The Union of South American Nations (UNASUR) should condemn the grave human rights violations committed by the Venezuelan government against political opponents and protesters, and Venezuela should release people arbitrarily detained and bring to justice those responsible for abuses committed against protesters, Human Rights Watch said today:
On February 20, 2015, the UNASUR secretary general, Ernesto Samper, announced that the foreign affairs ministers of Brazil, Colombia, and Ecuador would travel to Venezuela in the coming days to “open channels of dialogue and understanding” in the country. UNASUR and its member states – with the exception of Colombia and Chile – have failed to voice concern regarding the detention of political opponents and the widespread abuses committed against protesters and bystanders during demonstrations in Venezuela over the past year….
On February 24, UNASUR “lamented” the death of Kluibert Ferney Roa, a 14-year-old student who, witnesses told the media, had been killed that day by a member of the Bolivarian National Police during a demonstration about the scarcity of food and medicine … While some protesters engaged in violence at some of the 2014 protests, Human Rights Watch research shows that the security forces repeatedly used unlawful force against unarmed protesters and bystanders.
“If UNASUR wants to promote a genuine dialogue, it should first press the Venezuelan government to stop locking up the people it needs to be talking with,” said José Miguel Vivanco, Americas executive director at Human Rights Watch. “The regional body should call for the immediate release of all the government opponents who have been arbitrarily detained, and justice for the widespread abuses that have been committed against protesters over the past year.”
Two recent surveys show that seven to eight of every 10 Venezuelans believe that President Nicolas Maduro is doing a lousy job, and more than 85 percent say the country is in bad shape. Maduro’s personal approval rating has fallen to just 22 percent, Bloomberg reports:
A poll in January found that although some 40 percent of Venezuelans sympathized with the opposition message, [yet] only 19 percent backed the flagship opposition bloc, the United Democratic Roundtable. “No discourse, no message and no proposals,” is how pollster Oscar Schemel, president of Hinterlaces, described the anti-Chavista predicament in a televised interview.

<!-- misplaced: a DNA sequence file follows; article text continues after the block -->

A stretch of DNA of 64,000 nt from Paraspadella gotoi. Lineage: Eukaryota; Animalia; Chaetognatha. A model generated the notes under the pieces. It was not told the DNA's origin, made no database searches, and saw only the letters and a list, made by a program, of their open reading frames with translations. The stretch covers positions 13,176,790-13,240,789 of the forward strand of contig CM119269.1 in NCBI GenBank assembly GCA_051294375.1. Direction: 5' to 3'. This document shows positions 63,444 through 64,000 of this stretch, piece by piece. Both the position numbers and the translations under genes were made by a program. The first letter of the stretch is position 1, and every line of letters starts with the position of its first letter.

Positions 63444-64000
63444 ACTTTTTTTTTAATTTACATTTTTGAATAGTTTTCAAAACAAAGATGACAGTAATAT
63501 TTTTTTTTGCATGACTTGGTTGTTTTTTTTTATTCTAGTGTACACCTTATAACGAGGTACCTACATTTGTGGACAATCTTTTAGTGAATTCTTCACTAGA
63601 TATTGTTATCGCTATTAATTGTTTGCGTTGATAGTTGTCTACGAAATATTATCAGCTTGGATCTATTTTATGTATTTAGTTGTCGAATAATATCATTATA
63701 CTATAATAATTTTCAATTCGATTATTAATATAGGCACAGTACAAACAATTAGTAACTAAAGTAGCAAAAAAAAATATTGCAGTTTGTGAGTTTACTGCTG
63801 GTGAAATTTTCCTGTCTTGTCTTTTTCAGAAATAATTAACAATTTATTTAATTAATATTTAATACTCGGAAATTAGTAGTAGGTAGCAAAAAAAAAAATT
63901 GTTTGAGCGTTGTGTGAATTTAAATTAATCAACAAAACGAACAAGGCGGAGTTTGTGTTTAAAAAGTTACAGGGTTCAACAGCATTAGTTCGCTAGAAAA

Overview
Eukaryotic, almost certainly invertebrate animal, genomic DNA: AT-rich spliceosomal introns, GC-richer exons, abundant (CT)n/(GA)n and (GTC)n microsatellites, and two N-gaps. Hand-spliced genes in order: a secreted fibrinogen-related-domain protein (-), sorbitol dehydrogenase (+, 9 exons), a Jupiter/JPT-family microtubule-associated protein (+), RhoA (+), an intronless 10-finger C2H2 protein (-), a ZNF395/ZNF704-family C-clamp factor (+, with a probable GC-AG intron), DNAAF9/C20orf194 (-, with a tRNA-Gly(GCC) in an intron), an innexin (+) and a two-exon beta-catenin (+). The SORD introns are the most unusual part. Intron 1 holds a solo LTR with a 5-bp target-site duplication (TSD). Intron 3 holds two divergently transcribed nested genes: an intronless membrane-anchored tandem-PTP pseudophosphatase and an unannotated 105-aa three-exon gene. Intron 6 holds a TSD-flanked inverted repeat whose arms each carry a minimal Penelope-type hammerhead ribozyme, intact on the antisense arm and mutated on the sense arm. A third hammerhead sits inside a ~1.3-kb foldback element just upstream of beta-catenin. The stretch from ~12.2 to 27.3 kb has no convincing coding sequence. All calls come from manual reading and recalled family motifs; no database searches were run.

Official election rigging hasn’t helped. In 2010, the opposition candidates won 52 percent of the vote, but thanks to gerrymandering ended up with just 41 percent of legislative seats. Then there’s the political guillotine. The latest victim was Caracas mayor Antonio Ledezma, a fiery critic of the Bolivarian regime, arrested by Maduro’s intelligence police on Feb. 19, on sedition charges.
A government that has run out of money will find it more difficult than it has in the past to contain popular unrest. Mr. Ledezma has appealed to Venezuelans from prison to “continue the struggle in the streets,” and the increasing economic desperation raises the odds of a bloody confrontation, The Wall Street Journal adds.
Venezuela not socialist, but a Petrostate
And yet the opposition’s bigger problem may be existential, Bloomberg adds:
Foes of the Bolivarian regime have eloquently decried human rights violations, media censorship and the blackout in civil rights that has struck a chord with groups such as Human Rights Watch, and drawn slaps from global heavyweights, such as former U.S. president Bill Clinton and former Spanish prime minister Jose Maria Aznar.
The message is less resonant among Venezuelans, eight in 10 of whom believe crime and economic disarray trump politics. For all its stirring jeremiads, the opposition has failed to offer a credible alternative. That may be because deep down they share some of Chavismo’s basic illusions.
“Venezuela is not a socialist state,” said New York University historian Alejandro Velasco. “It’s a Petrostate, which means that the conversation is not over how to make a stronger democracy but all about distribution of rents and who controls the national wealth,” he said. “That makes dictatorship and democracy two sides of the same coin.”